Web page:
The next issue (# 5032) is another unknown item and then we have CHARLIE HARRIS telling us about the « No shoes boogie », a number he co-wrote with R.D. Hendon whose the Western Jamboree Cowboys provide the backing. Probably dating from the late Summer of 1951, this disc (# 5033) has Charlie in tremendous voice (and lead guitar) on a quality fast Hillbilly boogie number while the band who also recorded with Eddie Noack or Bill Taylor as vocalists for Shamrock, 4*, Blue Ribbon and Starday show why so many of the musicians who went through this band were to become stalwarts of later Starday sessions. »No shoes boogie » is an excellent example of the hard-rocking, shuffle-beat swing that was common in Texas before rock’n’roll. The band consists of Harris (on hot guitar), Herb Remington (steel), Theron Poteet (piano), Johnny Cooper (rhythm guitar), Tiny Smith (bass) and Don Brewer (drums). The story of the prolific Charlie Harris is scheduled in this site.
Activity at the label at this time is hard to determine as I can find no information at all about the releases from # 5034 to # 5037. Then our old friend BENNY LEADERS returns for a final fling on the label with two musical throwbacks. Accompanied by the Ranger Trio, « Always remember » is a real Western flavored number while « Give my heart a break » (# 5038) is also Western and set to a waltz tempo and also features Benny’s brother Parker Leaders.
The very next issue on the label is a real oddity. The group, LOUIS LAMB and his Melody Boys, are completely unknown to me as is the singer on both sides, one DANNY BRYAN. The titles are « Down hill and shady » and « I will trouble you no more » (# 5039). Hot fiddle reminiscent of Cotton Thompson and an ambitious guitar ensemble riffing add style. Lamb was also present on Melody, perhaps a Pappy Daily’s label of1946. There is a gap of nine No’s with regards of the matrices on the label, but, in the run-off area of the first side there is an ACA number while the flipside has the legend JB2 and that leaves me very perplexed.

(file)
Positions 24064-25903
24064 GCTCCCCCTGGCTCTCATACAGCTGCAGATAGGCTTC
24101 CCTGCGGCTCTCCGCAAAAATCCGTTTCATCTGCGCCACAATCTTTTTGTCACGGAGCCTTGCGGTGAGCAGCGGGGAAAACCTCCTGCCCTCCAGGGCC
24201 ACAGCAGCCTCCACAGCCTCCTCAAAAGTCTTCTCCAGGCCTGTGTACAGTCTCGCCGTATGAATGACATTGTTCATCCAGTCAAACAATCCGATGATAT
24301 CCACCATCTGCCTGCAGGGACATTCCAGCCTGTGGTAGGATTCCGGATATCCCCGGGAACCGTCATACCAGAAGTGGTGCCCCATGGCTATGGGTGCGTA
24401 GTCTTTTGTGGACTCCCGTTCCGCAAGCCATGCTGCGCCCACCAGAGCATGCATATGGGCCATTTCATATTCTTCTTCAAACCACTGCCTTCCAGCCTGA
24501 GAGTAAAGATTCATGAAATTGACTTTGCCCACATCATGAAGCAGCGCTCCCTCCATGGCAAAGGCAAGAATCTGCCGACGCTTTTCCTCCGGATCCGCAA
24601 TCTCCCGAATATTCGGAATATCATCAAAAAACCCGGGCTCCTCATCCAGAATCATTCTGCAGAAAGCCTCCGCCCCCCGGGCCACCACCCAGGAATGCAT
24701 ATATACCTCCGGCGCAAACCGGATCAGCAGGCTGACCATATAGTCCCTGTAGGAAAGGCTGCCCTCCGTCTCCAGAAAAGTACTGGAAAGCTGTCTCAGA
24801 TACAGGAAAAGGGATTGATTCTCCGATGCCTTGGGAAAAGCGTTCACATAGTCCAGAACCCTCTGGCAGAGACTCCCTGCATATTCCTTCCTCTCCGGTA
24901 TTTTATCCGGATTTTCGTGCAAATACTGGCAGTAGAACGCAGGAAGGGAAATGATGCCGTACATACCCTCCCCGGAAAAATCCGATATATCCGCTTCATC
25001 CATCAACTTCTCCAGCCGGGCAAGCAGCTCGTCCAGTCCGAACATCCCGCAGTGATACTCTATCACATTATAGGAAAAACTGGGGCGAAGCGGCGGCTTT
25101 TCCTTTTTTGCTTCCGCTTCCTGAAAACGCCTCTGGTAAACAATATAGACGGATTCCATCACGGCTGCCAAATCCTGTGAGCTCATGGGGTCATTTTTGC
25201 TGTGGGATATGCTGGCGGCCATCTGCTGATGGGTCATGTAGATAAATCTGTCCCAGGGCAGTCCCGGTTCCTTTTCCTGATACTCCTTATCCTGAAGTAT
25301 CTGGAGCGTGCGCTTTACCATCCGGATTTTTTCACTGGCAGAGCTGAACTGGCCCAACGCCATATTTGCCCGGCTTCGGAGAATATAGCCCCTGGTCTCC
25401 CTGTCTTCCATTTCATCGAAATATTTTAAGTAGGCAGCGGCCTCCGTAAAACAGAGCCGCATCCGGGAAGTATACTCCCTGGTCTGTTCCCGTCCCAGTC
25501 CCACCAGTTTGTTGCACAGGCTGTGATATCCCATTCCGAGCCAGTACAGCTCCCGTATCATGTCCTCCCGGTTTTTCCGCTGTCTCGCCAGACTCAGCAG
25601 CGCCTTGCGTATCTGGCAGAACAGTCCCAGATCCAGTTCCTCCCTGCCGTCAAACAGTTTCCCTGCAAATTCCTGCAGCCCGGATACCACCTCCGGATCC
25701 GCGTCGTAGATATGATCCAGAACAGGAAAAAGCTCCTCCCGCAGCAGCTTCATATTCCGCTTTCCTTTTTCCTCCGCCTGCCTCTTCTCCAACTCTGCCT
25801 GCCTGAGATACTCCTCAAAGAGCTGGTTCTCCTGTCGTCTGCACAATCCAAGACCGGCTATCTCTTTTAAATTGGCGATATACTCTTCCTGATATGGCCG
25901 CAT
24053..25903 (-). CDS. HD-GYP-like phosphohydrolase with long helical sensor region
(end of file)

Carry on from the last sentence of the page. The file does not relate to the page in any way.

I suspect that the last three issues I know of on the label date from early 1952. And so we come to the last known, to me anyway, release on the label by TEX JONES and his Texas Rangers. « Little darlin’ » # 5042) is a fine Hillbilly bopper with the Texas Trio helping out on vocal while band once again show us how Hillbilly music was evolving in the area and was to become more widely nown throughout the U.S.A., and now further afield, as the ‘Starday sound ‘.
Hi! You all. I am a bit early this time, coming back from a trip to find a flat in Vienne, Vallée du Rhône (where I belong), and soon moving from Brittany, before parting early next Friday 14th of May to Paris’ area to meet my girl friend for a few days. All this is a mess! But a whole lotta fun indeed. Here we go with some more music. From 1946-1947 come JERRY IRBY (see his story elsewhere on the site) and one his his early offerings on GLOBE (Pete Burke at the Rolling piano) for “Super Boogie Woogie”. Next we go to a famous entertainer for 6 or 7 years before his suicide (?) I’m told, R.D.HENDON & His Western Jamborees, from Houston. Here is his guitar picker (superb!) CHARLIE HARRIS and the shuffling “No Shoes Boogie” from 1951 (Freedom label), reissued on UK’s Krazy Kat label. On the West Coast with JACK GUTHRIE, too soon deceased, who made superior Hillbilly music as early as 1944 for Capitol records. I chose his “Troubled Mind Of Mine”. Location unknown: Texas maybe. LEON CHAPPEL on Capitol. He begun his career as LEON’S LONE STAR CHAPPELEARS on Decca during the 30’s. You can hear his great “Automatic Mama” (1953), fine Honky Tonk style. On to Louisiana, 1955, with the underrated JIMMY KELLY and “Dunce Cap”. The record came out from Monroe, first on the Jiffy label. It was so good that Imperial picked up and reissued it (more affordable). I finish with a beautiful JACK BRADSHAW 1958 ballad from 1958, way up North in Indiana. Backed by the Morgan Sisters (chorus unobstrusive), his “It Just Ain’t Right” can be found on Mar-Vel’. Enjoy the music. ‘Till then, bye, boppers!